Serbia is well on its way towards fulfilling the EU membership criteria. Yes, more reforms are necessary, but as long as Serbia moves forward, steadily and consistently, we ought to acknowledge and support every step towards our united European future.
During my last trip to Belgrade in August, I noticed that the country is making steady progress in implementing its ambitious political, legal and economic reform agenda. For example, Serbia has adopted a comprehensive public financial management reform programme as well as important laws relating to regulatory reform, public salaries and administrative procedures. It has developed strategies on e-government, harmonised its jurisprudence and continues to promote a merit-based recruitment system. Progress has also been visible in economic terms. By reducing its budget deficit and restructuring publicly-owned enterprises, Serbia has managed to reduce its domestic and external imbalances. According to the World Bank, Serbia’s economy is expected to grow by 3% this year.
However, more efforts are needed to ensure freedom of expression, protection of minorities, the quality of the judiciary, access to justice, anti-corruption measures and the inclusion of civil society in the accession process. In order to progress further on its path toward EU integration, Serbia should prioritise efforts in these areas and demonstrate concrete achievements. The EU, in turn, needs to remain engaged in the country and the whole Western Balkan region and offer its support whenever it is needed. This is not about imposing our own solutions, it is about listening and advancing together.
The EU is already by far the most important donor of non-refundable assistance to Serbia. It is currently engaged in some 600 EU projects to support the country’s reform and development agenda and assist in preparations for EU membership. Many of these projects offer very concrete benefits for the society – from providing hospital equipment and building kindergartens to supporting innovative companies and assisting in the fight against corruption. Yet, such projects can only reach their full potential and translate into public support for the EU and the accession process, if they are made visible across the country. We are all called to communicate more effectively about the extent and the concrete benefits of EU engagement in the country.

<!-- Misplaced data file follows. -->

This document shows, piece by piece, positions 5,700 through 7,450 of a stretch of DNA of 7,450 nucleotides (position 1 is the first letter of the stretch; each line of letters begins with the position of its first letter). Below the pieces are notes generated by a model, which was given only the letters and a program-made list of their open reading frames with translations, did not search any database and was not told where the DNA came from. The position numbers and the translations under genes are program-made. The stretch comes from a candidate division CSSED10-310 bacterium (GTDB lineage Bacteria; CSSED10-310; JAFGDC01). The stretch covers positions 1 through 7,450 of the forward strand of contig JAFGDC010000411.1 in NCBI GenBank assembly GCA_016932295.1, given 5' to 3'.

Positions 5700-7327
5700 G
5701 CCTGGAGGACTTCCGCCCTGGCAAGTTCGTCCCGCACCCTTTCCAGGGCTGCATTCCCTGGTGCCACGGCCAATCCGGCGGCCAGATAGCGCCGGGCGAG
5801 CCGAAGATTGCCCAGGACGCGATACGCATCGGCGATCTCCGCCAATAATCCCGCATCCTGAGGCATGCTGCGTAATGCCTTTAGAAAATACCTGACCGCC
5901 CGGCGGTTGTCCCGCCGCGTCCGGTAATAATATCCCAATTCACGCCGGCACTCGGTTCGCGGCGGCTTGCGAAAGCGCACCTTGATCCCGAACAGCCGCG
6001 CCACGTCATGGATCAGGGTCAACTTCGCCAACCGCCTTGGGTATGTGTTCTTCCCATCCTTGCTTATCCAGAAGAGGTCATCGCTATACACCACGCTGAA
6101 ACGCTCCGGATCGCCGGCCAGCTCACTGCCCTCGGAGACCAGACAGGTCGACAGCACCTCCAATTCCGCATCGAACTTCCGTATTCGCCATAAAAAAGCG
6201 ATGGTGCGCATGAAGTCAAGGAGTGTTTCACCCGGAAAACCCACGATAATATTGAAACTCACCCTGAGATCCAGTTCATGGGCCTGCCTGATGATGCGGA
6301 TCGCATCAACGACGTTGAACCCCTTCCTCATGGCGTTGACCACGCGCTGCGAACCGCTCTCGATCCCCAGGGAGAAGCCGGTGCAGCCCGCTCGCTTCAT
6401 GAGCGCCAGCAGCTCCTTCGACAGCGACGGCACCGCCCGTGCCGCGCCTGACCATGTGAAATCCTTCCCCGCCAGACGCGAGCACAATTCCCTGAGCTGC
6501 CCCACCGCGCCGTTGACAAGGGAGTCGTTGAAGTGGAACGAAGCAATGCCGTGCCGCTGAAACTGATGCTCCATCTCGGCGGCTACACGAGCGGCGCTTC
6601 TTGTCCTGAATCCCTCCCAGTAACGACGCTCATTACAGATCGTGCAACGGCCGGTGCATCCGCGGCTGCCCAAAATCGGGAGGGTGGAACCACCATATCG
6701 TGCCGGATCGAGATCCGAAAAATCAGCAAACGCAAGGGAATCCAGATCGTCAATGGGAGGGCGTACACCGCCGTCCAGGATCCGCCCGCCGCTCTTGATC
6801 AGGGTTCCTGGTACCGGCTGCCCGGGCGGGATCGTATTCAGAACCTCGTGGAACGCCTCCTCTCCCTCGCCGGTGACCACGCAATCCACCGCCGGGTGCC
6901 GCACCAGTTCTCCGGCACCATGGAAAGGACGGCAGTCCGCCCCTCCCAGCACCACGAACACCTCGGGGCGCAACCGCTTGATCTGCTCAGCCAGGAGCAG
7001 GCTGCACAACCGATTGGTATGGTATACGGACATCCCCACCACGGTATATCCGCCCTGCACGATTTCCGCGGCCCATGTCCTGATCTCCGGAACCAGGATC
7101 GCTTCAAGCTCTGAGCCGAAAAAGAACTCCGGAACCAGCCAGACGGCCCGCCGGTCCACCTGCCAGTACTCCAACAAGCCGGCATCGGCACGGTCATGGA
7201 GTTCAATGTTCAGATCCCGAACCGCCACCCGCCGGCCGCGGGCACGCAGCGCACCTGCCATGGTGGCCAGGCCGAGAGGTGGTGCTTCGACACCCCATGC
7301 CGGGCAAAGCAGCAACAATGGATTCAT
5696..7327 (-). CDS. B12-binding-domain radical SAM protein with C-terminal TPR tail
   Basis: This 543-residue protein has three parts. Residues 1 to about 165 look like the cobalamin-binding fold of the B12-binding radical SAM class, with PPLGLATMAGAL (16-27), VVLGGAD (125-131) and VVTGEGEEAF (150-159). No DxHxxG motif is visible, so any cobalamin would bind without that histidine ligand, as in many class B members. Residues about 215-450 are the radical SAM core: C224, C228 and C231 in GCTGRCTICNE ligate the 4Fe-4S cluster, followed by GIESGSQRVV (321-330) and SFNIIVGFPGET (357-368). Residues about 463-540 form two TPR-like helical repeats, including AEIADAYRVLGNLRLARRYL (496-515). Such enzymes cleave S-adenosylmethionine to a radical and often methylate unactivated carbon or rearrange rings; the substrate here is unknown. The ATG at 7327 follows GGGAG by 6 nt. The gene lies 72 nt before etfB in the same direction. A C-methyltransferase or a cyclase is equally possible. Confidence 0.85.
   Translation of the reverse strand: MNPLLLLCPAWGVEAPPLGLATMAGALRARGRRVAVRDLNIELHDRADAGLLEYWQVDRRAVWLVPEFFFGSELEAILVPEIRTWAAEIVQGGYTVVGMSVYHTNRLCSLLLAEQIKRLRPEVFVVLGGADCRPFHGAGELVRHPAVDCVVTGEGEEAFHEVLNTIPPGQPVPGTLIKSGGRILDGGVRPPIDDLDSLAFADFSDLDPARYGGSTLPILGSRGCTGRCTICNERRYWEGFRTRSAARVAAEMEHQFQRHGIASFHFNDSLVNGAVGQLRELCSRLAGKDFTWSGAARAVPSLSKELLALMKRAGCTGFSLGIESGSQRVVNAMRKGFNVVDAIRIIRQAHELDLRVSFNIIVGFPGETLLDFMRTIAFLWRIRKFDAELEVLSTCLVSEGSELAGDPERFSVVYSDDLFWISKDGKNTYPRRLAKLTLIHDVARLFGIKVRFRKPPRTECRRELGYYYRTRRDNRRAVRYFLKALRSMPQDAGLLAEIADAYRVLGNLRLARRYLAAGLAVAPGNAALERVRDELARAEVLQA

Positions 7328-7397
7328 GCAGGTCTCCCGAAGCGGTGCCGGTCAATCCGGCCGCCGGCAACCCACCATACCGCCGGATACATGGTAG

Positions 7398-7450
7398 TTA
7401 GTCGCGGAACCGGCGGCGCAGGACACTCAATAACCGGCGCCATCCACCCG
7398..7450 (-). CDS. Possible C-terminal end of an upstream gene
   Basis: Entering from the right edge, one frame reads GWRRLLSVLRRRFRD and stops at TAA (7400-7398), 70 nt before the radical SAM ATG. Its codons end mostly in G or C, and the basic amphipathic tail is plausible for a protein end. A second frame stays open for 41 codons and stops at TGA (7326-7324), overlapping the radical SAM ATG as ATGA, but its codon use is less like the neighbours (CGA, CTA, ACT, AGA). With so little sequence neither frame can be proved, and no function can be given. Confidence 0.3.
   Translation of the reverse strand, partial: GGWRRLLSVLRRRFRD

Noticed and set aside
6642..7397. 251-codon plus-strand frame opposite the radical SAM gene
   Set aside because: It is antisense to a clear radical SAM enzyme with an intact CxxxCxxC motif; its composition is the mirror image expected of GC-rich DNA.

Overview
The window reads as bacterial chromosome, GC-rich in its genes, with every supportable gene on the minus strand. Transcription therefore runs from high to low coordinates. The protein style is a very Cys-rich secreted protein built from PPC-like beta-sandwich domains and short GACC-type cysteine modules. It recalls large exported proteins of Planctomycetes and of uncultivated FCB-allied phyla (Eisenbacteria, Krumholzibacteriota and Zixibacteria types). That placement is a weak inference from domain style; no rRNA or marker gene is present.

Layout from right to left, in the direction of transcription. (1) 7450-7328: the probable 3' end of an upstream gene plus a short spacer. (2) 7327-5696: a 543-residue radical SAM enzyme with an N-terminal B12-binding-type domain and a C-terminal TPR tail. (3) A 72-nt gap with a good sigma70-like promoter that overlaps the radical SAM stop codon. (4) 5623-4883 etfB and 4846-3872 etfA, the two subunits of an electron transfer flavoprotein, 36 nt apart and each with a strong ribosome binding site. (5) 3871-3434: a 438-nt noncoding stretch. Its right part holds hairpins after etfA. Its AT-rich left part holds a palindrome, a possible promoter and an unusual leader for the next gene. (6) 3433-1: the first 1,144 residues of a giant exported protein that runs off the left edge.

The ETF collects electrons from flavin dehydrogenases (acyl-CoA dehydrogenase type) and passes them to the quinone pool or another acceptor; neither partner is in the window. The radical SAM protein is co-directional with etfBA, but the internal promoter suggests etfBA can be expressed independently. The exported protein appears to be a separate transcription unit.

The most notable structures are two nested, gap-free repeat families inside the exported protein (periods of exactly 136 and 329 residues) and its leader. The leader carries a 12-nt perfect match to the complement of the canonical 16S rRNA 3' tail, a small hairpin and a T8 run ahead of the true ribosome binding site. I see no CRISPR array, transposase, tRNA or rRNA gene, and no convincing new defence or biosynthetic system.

In a region that continues to be characterized by ethnic tensions and divisions, good neighbourly relations are a fundamental condition to bring about the political stability needed for EU integration. This is why we ought to ensure that the current EU-sponsored Pristina-Belgrade dialogue moves forward and helps resolve unsettled conflicts between Kosovo and Serbia.
EU membership aspirations will only deliver results if fundamental reforms are carried out. EU enlargement is a long-term process. The legal and structural reforms and bilateral negotiations required to meet the Copenhagen criteria cannot be completed overnight.
Hence, I remain convinced that every small step on the European path will eventually lead to stability and security in the Western Balkans. This is why we must keep the EU membership perspective alive and work closely together to ensure our shared vision of a common European future will become a reality one day.